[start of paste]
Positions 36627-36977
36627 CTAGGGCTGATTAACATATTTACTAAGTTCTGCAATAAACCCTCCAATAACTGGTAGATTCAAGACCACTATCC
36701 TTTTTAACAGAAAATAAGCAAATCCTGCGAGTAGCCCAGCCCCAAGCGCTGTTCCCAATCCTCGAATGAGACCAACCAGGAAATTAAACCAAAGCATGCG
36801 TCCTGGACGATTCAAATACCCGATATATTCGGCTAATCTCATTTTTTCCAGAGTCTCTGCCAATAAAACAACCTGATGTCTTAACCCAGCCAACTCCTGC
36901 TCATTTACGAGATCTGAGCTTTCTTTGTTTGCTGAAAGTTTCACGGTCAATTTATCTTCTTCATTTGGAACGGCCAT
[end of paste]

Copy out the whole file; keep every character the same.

Positions 36627-36977
36627 CTAGGGCTGATTAACATATTTACTAAGTTCTGCAATAAACCCTCCAATAACTGGTAGATTCAAGACCACTATCC
36701 TTTTTAACAGAAAATAAGCAAATCCTGCGAGTAGCCCAGCCCCAAGCGCTGTTCCCAATCCTCGAATGAGACCAACCAGGAAATTAAACCAAAGCATGCG
36801 TCCTGGACGATTCAAATACCCGATATATTCGGCTAATCTCATTTTTTCCAGAGTCTCTGCCAATAAAACAACCTGATGTCTTAACCCAGCCAACTCCTGC
36901 TCATTTACGAGATCTGAGCTTTCTTTGTTTGCTGAAAGTTTCACGGTCAATTTATCTTCTTCATTTGGAACGGCCAT